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sure way. but the fundamental thing is that the, the ownership is now beyond, is on contestable i agree with is, and i think something it was hinting at which was, that is really important for young people to be rooted in their past and to see their past. and in the u. k. in cambridge among then, and we do the old time we want, we want young people to be able to come in and see their past chica. you know, we've been talking a lot about the importance of art and artifacts being returned. i want to just take a step back for a moment and look at the impact of these artifacts being taken in the 1st place. you know, it's been estimated that perhaps up to 95 percent of cultural objects from africa are housed outside the african continent. what does it mean for society to lose so much of that cultural legacy? how devastating is that? well, i think the best way to respond to that is to imagine if all the so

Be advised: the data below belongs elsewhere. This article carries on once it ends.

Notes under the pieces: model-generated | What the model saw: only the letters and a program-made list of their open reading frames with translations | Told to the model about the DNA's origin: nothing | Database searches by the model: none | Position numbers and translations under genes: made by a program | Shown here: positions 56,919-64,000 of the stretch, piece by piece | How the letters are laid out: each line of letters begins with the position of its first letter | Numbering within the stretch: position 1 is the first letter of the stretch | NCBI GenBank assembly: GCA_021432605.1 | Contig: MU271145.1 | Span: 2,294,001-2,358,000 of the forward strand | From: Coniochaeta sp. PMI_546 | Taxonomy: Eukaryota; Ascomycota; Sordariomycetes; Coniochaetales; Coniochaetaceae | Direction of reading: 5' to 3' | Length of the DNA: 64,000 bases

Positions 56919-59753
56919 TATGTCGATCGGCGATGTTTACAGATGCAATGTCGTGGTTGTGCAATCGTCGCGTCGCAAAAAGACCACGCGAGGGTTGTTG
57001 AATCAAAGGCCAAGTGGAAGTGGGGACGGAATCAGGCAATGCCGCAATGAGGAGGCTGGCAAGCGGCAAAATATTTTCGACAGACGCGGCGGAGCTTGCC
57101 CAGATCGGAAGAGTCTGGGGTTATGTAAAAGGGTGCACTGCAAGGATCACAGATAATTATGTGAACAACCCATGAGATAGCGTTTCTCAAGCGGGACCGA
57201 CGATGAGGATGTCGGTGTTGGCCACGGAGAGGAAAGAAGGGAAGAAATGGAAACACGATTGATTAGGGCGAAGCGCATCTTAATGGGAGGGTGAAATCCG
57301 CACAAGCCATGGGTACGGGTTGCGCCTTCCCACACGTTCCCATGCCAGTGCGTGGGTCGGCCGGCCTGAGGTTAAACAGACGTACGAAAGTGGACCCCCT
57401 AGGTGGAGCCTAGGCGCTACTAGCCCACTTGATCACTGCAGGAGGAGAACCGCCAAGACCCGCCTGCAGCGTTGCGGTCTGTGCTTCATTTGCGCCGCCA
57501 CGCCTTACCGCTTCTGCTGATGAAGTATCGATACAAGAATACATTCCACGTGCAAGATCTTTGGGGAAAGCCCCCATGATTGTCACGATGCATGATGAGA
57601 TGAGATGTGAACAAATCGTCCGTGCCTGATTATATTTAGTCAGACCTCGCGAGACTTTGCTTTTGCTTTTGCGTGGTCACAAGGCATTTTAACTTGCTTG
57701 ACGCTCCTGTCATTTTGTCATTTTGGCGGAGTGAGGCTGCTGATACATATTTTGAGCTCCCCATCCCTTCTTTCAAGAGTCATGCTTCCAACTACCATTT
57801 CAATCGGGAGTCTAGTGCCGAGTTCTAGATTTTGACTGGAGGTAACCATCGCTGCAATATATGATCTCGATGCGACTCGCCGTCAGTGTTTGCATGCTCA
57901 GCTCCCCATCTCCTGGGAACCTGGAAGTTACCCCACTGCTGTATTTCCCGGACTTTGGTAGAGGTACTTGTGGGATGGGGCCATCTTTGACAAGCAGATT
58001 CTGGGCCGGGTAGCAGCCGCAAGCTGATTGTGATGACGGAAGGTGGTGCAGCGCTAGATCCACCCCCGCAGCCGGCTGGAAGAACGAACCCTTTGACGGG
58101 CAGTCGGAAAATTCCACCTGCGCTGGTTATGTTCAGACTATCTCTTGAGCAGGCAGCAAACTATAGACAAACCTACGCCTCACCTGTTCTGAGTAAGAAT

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called great museums of europe, where emptied of their collections. how to even begin to imagine the, the narrative. the story is the mythologies that have been constructed around this idea of western civilization and kids are taking to the museums to tell them the story of, of, of western civilization, of europe's history. through the works and cultural artifacts that lodged in, in these museums. and they, you look at what happened with the african continent, the vast systematic expropriation of its cultural heritage. and by the way, one should also pay mind to the other act of expropriation which was the age of lazy and what that does to the continent in terms of taking it